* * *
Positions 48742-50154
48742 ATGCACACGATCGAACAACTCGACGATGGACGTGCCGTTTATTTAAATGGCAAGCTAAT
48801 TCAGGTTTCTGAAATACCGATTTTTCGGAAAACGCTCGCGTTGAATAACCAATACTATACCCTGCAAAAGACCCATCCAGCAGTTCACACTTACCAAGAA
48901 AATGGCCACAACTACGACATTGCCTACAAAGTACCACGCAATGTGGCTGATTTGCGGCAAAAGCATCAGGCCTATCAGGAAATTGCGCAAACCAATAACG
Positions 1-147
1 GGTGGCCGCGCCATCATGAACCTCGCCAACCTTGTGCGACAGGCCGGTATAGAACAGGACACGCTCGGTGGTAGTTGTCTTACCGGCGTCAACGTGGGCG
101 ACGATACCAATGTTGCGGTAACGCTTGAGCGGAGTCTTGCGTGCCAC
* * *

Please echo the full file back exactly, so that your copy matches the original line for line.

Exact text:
Positions 48742-50154
48742 ATGCACACGATCGAACAACTCGACGATGGACGTGCCGTTTATTTAAATGGCAAGCTAAT
48801 TCAGGTTTCTGAAATACCGATTTTTCGGAAAACGCTCGCGTTGAATAACCAATACTATACCCTGCAAAAGACCCATCCAGCAGTTCACACTTACCAAGAA
48901 AATGGCCACAACTACGACATTGCCTACAAAGTACCACGCAATGTGGCTGATTTGCGGCAAAAGCATCAGGCCTATCAGGAAATTGCGCAAACCAATAACG
Positions 1-147
1 GGTGGCCGCGCCATCATGAACCTCGCCAACCTTGTGCGACAGGCCGGTATAGAACAGGACACGCTCGGTGGTAGTTGTCTTACCGGCGTCAACGTGGGCG
101 ACGATACCAATGTTGCGGTAACGCTTGAGCGGAGTCTTGCGTGCCAC